The new Mirrored Range offers customers three traditional lamp shapes: Golfball, GLS and Globe, finished with either metallic silver or warm gold mirrored tops, perfect for use as a feature in an open luminaire producing ambient lighting without glare.

All lamps boast high CRI above 90, are fully dimmable on leading and trailing edge and are compatible with most market leading dimmer brands, with a three-year warranty as standard. The lamps are available for pre-order by contacting Zico Lighting and expected in stock for worldwide deliveries mid-November 2021.

Image reference: Browns Fashion London Mayfair

Photographer: Bozho Gagovski

Design of the retail space led by Dimorestudio

Rose Murray

darc’s Editor Helen Ankers sat down with Rose Murray, Founder of These White Walls interior design studio based in London, UK, to find out more about the all-female led company and its design approach.

Murray has always had a fascination with design and how spaces can “redefine our individual and collective experience” but began her education with a degree in Anthropology and career with an internship at Vogue and then later, styling editorials and television sets for the BBC. “I then moved into the world of immersive events, designing luxury dining spaces and performative events for a more radically-minded corporate clientele,” Murray tells darc.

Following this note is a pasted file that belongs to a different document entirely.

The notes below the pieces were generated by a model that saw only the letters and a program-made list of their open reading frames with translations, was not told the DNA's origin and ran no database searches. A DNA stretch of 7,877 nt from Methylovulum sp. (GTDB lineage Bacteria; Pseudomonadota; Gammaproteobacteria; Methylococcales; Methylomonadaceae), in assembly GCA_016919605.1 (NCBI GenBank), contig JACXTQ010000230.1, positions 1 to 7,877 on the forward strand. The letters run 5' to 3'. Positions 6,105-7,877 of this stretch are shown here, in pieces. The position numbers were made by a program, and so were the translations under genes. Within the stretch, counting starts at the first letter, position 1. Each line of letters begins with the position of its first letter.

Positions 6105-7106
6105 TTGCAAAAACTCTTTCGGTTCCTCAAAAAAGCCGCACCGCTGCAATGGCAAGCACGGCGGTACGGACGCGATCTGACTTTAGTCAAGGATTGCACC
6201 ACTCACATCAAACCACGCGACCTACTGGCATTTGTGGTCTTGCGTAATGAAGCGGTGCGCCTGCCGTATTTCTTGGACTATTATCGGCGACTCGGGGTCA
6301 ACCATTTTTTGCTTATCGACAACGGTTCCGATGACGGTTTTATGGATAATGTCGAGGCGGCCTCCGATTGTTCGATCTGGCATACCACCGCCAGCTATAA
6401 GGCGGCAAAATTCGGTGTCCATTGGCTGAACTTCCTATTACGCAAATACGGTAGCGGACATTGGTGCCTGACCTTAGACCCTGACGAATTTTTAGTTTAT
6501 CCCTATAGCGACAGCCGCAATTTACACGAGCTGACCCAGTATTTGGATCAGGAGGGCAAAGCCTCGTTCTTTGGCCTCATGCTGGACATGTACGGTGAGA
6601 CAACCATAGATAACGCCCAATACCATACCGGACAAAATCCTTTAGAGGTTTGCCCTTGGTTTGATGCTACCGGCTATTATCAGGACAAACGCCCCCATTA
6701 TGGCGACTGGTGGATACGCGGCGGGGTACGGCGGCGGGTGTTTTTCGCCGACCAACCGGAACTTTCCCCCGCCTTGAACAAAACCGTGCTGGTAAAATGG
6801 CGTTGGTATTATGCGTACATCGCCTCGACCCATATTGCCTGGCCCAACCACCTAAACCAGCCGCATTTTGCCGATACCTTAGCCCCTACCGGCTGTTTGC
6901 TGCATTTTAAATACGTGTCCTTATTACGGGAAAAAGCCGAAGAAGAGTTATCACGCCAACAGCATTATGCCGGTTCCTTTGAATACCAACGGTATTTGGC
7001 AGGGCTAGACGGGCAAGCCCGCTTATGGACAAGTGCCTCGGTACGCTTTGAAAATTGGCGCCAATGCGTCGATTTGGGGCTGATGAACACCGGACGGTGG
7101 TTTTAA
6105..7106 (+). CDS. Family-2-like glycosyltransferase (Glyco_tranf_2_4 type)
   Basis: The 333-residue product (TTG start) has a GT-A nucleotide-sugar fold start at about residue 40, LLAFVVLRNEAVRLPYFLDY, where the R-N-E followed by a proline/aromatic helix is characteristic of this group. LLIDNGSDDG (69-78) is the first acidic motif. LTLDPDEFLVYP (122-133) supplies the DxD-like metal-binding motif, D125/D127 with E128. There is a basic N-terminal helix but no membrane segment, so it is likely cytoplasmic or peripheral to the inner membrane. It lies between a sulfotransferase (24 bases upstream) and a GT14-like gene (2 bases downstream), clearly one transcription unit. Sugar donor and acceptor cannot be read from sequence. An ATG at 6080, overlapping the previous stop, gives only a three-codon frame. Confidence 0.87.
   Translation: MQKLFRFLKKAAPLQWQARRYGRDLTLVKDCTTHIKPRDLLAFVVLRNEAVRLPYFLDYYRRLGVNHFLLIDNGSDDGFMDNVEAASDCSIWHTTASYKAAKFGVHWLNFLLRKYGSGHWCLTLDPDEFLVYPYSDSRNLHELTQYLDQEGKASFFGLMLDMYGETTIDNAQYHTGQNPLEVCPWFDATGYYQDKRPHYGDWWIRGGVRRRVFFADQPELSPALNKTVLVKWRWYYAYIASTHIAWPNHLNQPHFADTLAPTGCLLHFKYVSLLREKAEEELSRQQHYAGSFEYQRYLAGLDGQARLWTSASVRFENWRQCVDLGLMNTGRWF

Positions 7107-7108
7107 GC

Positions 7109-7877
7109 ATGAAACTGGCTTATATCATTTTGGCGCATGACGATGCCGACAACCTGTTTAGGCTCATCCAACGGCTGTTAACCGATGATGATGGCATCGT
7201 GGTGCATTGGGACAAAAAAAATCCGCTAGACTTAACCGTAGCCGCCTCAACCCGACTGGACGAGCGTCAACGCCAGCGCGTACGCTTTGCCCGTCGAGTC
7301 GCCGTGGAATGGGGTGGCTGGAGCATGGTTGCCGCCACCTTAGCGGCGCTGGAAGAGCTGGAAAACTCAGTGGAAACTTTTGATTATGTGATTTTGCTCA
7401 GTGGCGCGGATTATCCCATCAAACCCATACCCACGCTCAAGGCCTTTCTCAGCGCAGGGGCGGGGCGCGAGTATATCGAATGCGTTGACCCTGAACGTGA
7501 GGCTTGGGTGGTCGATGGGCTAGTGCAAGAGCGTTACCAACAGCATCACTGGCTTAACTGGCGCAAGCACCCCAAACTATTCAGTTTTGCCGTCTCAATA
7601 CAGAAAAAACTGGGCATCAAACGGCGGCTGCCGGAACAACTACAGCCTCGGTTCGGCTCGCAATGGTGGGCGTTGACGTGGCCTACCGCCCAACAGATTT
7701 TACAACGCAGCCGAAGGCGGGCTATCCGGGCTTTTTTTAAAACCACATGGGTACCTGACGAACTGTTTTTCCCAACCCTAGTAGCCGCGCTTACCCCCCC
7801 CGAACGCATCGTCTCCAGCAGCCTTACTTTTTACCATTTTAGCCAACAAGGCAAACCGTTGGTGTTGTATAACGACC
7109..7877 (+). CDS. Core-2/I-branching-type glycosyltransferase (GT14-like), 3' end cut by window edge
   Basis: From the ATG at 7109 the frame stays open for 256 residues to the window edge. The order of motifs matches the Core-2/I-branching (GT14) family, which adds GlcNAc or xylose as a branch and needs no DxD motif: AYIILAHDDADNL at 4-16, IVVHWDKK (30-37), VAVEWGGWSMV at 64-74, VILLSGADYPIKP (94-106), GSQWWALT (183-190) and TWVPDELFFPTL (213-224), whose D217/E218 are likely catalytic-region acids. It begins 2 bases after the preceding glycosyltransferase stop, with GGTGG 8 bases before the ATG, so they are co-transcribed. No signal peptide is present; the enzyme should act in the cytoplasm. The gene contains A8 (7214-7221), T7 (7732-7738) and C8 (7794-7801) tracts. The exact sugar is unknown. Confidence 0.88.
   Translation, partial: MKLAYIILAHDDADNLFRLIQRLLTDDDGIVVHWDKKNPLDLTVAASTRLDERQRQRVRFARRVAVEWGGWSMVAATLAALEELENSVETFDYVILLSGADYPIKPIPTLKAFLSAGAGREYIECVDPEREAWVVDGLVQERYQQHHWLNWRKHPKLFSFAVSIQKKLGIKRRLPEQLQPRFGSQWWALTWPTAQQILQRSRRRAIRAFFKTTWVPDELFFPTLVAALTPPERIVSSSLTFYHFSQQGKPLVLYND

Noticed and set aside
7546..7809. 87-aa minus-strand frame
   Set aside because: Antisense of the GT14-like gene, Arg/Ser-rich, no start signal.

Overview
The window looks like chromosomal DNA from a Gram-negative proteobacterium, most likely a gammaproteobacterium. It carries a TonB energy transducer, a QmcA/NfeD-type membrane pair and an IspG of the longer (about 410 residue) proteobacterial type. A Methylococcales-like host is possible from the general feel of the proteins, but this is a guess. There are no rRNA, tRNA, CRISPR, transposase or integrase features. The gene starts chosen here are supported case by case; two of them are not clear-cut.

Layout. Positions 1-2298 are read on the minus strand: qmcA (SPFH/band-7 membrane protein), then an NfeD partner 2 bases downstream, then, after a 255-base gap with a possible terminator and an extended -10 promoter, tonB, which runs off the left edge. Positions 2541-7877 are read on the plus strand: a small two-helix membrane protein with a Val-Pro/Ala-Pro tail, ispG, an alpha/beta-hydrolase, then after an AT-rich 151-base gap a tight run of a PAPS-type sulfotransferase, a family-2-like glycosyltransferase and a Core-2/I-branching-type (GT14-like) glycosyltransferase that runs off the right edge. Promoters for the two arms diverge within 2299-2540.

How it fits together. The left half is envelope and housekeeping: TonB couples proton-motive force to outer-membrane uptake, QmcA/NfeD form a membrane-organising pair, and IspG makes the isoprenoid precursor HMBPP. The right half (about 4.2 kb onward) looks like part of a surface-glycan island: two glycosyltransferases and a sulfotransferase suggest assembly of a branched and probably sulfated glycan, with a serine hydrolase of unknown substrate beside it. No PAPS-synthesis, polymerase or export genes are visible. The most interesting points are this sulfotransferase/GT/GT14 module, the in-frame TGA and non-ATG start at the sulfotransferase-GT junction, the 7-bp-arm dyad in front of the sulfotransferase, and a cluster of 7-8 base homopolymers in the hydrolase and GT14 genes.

“It was never my intention to become an interior designer, but when the pop-ups became permanent and I began working with architects, I began to see how my multidisciplinary experience could be applied within the world of interiors to create something different, and that’s how the studio emerged.” 

These White Walls was established in 2017 as a direct result of Murray filling a role in the industry she felt it was missing. “My vision was to create a new and more meaningful aesthetic, one that I had not yet encountered in reality,” she explains. “I knew I wanted my work to be transformative and that my approach would combine my three fascinations – narrative, materials and artistry – in order to establish a unique voice in design. That vision has not changed but rather evolved; I learn more about myself through the work. More recently I have articulated the vision as a blank canvas for creativity, whereby I can begin by wiping the slate clean for my clients, start with a blank page and create an entirely new vision of their reality from there.